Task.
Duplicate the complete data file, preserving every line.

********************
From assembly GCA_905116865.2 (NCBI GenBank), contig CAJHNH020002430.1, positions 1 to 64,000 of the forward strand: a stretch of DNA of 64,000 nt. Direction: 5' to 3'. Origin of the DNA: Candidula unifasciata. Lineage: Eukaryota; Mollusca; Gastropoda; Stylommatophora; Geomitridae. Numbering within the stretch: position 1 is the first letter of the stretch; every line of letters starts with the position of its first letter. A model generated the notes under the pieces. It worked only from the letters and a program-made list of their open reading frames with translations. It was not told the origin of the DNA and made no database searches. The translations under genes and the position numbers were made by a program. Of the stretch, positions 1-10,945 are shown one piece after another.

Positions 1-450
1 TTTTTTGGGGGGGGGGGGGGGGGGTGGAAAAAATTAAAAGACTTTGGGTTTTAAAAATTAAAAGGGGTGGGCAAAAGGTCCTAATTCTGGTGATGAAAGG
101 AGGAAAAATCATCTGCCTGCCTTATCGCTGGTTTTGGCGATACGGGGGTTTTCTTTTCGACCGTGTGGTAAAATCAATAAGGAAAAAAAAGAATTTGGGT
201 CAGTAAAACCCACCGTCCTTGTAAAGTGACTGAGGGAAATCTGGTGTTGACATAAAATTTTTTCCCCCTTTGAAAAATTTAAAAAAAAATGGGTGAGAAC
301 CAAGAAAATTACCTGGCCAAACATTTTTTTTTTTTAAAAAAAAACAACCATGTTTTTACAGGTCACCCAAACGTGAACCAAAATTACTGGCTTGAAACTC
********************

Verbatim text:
From assembly GCA_905116865.2 (NCBI GenBank), contig CAJHNH020002430.1, positions 1 to 64,000 of the forward strand: a stretch of DNA of 64,000 nt. Direction: 5' to 3'. Origin of the DNA: Candidula unifasciata. Lineage: Eukaryota; Mollusca; Gastropoda; Stylommatophora; Geomitridae. Numbering within the stretch: position 1 is the first letter of the stretch; every line of letters starts with the position of its first letter. A model generated the notes under the pieces. It worked only from the letters and a program-made list of their open reading frames with translations. It was not told the origin of the DNA and made no database searches. The translations under genes and the position numbers were made by a program. Of the stretch, positions 1-10,945 are shown one piece after another.

Positions 1-450
1 TTTTTTGGGGGGGGGGGGGGGGGGTGGAAAAAATTAAAAGACTTTGGGTTTTAAAAATTAAAAGGGGTGGGCAAAAGGTCCTAATTCTGGTGATGAAAGG
101 AGGAAAAATCATCTGCCTGCCTTATCGCTGGTTTTGGCGATACGGGGGTTTTCTTTTCGACCGTGTGGTAAAATCAATAAGGAAAAAAAAGAATTTGGGT
201 CAGTAAAACCCACCGTCCTTGTAAAGTGACTGAGGGAAATCTGGTGTTGACATAAAATTTTTTCCCCCTTTGAAAAATTTAAAAAAAAATGGGTGAGAAC
301 CAAGAAAATTACCTGGCCAAACATTTTTTTTTTTTAAAAAAAAACAACCATGTTTTTACAGGTCACCCAAACGTGAACCAAAATTACTGGCTTGAAACTC